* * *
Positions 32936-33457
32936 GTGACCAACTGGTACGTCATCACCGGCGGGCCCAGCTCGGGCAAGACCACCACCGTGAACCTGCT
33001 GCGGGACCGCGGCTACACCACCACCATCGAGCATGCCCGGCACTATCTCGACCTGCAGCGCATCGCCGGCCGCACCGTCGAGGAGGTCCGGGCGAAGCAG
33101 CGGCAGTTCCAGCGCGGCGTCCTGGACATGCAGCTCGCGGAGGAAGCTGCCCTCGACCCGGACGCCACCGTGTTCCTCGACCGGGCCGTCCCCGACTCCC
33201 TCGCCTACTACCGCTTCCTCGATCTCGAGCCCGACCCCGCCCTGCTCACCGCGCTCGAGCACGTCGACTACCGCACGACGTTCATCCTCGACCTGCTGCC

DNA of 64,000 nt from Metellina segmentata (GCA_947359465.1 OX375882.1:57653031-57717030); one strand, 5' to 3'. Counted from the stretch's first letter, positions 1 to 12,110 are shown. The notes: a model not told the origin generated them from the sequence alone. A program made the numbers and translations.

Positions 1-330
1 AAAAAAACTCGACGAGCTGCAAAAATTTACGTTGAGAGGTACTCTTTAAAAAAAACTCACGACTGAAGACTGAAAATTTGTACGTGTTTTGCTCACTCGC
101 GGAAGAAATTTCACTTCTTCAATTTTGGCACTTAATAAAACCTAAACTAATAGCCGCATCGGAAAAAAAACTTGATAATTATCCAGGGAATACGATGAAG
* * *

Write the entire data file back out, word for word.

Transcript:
Positions 32936-33457
32936 GTGACCAACTGGTACGTCATCACCGGCGGGCCCAGCTCGGGCAAGACCACCACCGTGAACCTGCT
33001 GCGGGACCGCGGCTACACCACCACCATCGAGCATGCCCGGCACTATCTCGACCTGCAGCGCATCGCCGGCCGCACCGTCGAGGAGGTCCGGGCGAAGCAG
33101 CGGCAGTTCCAGCGCGGCGTCCTGGACATGCAGCTCGCGGAGGAAGCTGCCCTCGACCCGGACGCCACCGTGTTCCTCGACCGGGCCGTCCCCGACTCCC
33201 TCGCCTACTACCGCTTCCTCGATCTCGAGCCCGACCCCGCCCTGCTCACCGCGCTCGAGCACGTCGACTACCGCACGACGTTCATCCTCGACCTGCTGCC

DNA of 64,000 nt from Metellina segmentata (GCA_947359465.1 OX375882.1:57653031-57717030); one strand, 5' to 3'. Counted from the stretch's first letter, positions 1 to 12,110 are shown. The notes: a model not told the origin generated them from the sequence alone. A program made the numbers and translations.

Positions 1-330
1 AAAAAAACTCGACGAGCTGCAAAAATTTACGTTGAGAGGTACTCTTTAAAAAAAACTCACGACTGAAGACTGAAAATTTGTACGTGTTTTGCTCACTCGC
101 GGAAGAAATTTCACTTCTTCAATTTTGGCACTTAATAAAACCTAAACTAATAGCCGCATCGGAAAAAAAACTTGATAATTATCCAGGGAATACGATGAAG